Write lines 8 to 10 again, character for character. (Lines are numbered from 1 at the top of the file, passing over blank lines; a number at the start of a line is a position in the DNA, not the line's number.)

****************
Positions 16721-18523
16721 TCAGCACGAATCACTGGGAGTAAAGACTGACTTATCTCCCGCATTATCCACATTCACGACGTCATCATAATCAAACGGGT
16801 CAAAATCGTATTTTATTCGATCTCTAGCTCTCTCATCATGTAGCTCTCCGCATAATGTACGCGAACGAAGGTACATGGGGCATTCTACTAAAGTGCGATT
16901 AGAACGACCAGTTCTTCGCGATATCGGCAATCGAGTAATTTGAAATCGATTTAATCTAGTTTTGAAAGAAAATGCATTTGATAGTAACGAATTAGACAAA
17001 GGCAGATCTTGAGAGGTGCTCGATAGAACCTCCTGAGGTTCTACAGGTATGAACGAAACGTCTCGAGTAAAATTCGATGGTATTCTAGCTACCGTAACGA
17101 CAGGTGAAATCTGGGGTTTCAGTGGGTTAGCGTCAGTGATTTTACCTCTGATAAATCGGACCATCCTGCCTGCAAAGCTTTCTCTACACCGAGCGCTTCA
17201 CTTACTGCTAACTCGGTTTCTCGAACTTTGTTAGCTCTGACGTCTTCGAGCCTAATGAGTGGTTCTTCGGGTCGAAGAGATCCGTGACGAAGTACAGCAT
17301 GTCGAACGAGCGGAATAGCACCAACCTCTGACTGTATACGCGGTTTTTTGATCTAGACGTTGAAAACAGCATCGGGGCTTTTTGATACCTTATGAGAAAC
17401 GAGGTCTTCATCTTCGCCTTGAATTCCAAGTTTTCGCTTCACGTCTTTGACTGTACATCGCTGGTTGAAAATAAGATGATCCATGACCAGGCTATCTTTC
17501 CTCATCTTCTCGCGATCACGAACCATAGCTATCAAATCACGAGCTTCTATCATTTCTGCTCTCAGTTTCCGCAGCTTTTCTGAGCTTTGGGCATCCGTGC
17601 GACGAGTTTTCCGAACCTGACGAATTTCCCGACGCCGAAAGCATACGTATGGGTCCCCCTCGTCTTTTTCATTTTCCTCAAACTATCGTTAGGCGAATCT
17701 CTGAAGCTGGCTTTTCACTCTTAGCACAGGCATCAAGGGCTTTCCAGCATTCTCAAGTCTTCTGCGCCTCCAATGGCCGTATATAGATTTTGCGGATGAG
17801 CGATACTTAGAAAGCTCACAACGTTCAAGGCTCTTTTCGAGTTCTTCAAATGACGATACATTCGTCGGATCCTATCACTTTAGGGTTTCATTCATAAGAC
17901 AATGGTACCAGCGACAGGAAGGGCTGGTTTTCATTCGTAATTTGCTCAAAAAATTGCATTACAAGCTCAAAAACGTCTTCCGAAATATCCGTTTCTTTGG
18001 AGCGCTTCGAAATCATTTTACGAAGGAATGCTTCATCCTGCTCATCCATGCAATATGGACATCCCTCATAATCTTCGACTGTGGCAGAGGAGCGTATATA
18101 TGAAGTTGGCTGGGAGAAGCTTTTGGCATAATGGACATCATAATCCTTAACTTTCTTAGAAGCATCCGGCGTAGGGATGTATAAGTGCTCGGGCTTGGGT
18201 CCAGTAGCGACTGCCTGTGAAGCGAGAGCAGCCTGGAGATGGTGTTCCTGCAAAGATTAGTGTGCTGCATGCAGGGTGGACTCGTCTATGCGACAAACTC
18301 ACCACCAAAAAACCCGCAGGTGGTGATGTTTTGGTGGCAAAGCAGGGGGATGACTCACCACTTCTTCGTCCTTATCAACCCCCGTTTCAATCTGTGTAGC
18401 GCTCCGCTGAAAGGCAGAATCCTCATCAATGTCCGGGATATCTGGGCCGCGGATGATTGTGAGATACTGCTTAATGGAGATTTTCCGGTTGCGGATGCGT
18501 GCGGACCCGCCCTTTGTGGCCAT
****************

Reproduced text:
17301 GTCGAACGAGCGGAATAGCACCAACCTCTGACTGTATACGCGGTTTTTTGATCTAGACGTTGAAAACAGCATCGGGGCTTTTTGATACCTTATGAGAAAC
17401 GAGGTCTTCATCTTCGCCTTGAATTCCAAGTTTTCGCTTCACGTCTTTGACTGTACATCGCTGGTTGAAAATAAGATGATCCATGACCAGGCTATCTTTC
17501 CTCATCTTCTCGCGATCACGAACCATAGCTATCAAATCACGAGCTTCTATCATTTCTGCTCTCAGTTTCCGCAGCTTTTCTGAGCTTTGGGCATCCGTGC